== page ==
Gazeta Brasil is one of the many hyper-partisan right-wing websites that gained momentum in Brazil as Bolsonaro rose to office. The website serves as to amplify Bolsonaro’s priorities, publishing articles that favor him and his narratives. In May, fact-checking website Aos Fatos included Gazeta Brasil in a list of websites that profited from the pandemic by monetizing its website with Google AdSense and publishing false and misleading information about COVID-19.
More recently, on September 18, 2020, one of Gazeta’s posts on Facebook was labeled by the platform as missing context after fact-checking organizations flagged it as misleading. The post stated that the federal government had given 12 million reais (approximately $2.2 million) to treat an ill child, but omitted that the money was released after a court order. The post was shared more than 6,000 times on Facebook.
The website’s traffic has been increasing since the beginning of 2020, according to data from SimilarWeb, and the majority of its traffic comes from social networks, particularly Twitter. This might be an indication that the Patrlotas accounts are succeeding in driving traffic to the website — although Gazeta has some prominent followers in Brazil, such as President Jair Bolsonaro and his son, Rio de Janeiro council member Carlos Bolsonaro, none of them posts links to the website as often as the @Patrlotas account.
Gazeta Brasil’s registration information reveals that the website was registered by an advertising company called AZComm Comunicações e Eventos (AZComm Communications and Events). The person who appears responsible for the website, Carlos Marques, is currently being sued for tax evasion, and his company also registered what appeared to be a now-defunct adult website.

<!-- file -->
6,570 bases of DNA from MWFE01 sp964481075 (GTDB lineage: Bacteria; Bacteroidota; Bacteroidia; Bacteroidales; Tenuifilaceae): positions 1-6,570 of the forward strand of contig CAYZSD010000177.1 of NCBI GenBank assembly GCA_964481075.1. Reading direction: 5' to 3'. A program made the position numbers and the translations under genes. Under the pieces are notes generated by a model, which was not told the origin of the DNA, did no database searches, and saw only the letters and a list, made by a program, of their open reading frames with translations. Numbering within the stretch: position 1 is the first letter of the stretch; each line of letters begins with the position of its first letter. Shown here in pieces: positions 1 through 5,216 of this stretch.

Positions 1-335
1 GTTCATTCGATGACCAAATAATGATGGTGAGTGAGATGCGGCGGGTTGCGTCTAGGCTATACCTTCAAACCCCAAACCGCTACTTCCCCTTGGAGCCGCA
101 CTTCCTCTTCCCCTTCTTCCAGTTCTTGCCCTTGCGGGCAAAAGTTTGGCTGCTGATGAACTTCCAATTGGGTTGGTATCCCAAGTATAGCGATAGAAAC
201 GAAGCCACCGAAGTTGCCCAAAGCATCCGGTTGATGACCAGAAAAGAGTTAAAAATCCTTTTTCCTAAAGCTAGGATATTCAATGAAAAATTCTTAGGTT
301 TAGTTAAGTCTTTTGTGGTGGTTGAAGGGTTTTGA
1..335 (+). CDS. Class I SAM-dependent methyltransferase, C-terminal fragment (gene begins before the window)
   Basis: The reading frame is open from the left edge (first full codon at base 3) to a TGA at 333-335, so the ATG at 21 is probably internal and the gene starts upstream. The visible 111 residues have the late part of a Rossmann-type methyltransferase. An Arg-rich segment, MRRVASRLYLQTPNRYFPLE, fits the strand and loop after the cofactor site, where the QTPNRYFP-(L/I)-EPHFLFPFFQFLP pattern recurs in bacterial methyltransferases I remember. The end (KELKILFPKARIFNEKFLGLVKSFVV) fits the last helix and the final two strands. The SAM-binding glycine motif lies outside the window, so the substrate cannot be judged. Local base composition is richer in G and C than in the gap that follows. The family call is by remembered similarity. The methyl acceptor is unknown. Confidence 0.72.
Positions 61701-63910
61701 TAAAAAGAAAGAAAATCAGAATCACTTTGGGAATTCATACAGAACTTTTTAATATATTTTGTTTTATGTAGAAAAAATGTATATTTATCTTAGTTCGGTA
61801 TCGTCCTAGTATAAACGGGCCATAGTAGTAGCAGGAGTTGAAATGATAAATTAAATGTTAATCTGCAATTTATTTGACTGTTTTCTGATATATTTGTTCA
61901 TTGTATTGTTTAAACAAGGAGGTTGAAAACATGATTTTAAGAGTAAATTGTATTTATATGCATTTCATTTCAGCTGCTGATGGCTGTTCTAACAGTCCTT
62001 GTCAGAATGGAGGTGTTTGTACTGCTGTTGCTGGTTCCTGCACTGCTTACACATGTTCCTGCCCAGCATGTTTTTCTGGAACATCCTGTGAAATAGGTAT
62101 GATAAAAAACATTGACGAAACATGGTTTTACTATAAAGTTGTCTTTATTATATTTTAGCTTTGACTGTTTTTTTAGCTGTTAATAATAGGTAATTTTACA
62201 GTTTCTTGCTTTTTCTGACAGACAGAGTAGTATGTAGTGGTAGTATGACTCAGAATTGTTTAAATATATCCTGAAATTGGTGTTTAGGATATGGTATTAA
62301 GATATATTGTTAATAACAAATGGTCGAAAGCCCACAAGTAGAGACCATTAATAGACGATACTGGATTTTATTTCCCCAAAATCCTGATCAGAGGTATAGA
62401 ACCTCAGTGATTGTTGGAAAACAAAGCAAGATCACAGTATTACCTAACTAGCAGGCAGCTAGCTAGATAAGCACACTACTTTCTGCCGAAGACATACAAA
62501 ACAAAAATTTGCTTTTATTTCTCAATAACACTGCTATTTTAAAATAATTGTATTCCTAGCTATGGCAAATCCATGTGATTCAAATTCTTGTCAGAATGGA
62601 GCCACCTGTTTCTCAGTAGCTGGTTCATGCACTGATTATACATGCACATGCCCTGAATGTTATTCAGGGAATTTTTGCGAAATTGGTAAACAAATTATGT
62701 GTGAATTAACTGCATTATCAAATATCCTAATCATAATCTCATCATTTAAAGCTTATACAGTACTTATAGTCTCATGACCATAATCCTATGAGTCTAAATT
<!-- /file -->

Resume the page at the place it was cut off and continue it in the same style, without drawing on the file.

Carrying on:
According to information from Brazil’s tax office, Marques’s full name is Carlos Manoel Marques Garpar. Data gathered with Brasil.io show that he is a partner in four other companies that work in different sectors: he is registered as a rural producer, owns a company that rents furniture, and has two other companies related to online content and internet services.
Gaspar is being prosecuted by the state for tax evasion related to Taquions Automação e Sistema Industriais Ltda, an automation and internet provider company. Publicly available documents show that the company was accused of not paying thousands of Brazilians reais in taxes prior to 2010. He has denied any wrongdoing.
Gaspar is not a journalist, but an industrial engineer. His name appears as the author of two articles on Gazeta’s website, which suggests that he has a role in running the outlet, rather than merely being the registered owner of the domain.
The co-owner of AZComm, Anne Cristiny Souza Viana, is a journalist who appears to have a more active role in the outlet than Gaspar. Her byline appears in 42 articles on Gazeta, and pictures available on her social media profiles show Viana in action as a reporter.
A third name that appears in Gazeta Brasil’s registration information, Viviane Capelli, also registered other domains, most of which are now offline, at various points with a single email that belongs to Carlos Gaspar. Some of the now-defunct domains were pro-Bolsonaro sites, such as bolsomatch.com.br, mitoapp.com.br, and soubrasil.com.br. Others appeared unrelated, such as one that seemed to be an adult website.
Only one domain is currently active: bolsoapp.com.br, an aggregator of social media posts from Bolsonaro, his family, government ministers, posts from Gazeta. It is marketed as an initiative to fight “media manipulation.” BolsoApp shares the same Google Analytics ID as Gazeta Brasil — another indicator that the websites are related. Additionally, BolsoApp was also amplified by the @Patrliotas account.
The DFRLab reached out to the @Patrlotas accounts and to Gazeta Brasil for comment. The account owner did not identify themselves. The person said the profile aims to “support the government and conservative causes, and that is why I amplify pro-government news from the website.”
Anne Viana, Gazeta’s owner, said the website belongs to her, and that Carlos Gaspar is an investor. She confirmed that she knows the owner of @Patrlotas account, but said he is not related to the website. According to Viana, the advertising agency owns a public relations company and Gazeta Brasil, but she claims that one does not influence the other. Viana added that BolsoApp was an initiative by a former member of the staff that has since been discontinued. Finally, she said Viviane Cappeli had more than 100 websites registered under her name, but they were not related to Gazeta Brasil.
Luiza Bandeira is a Research Associate, Latin America, with the Digital Forensic Research Lab.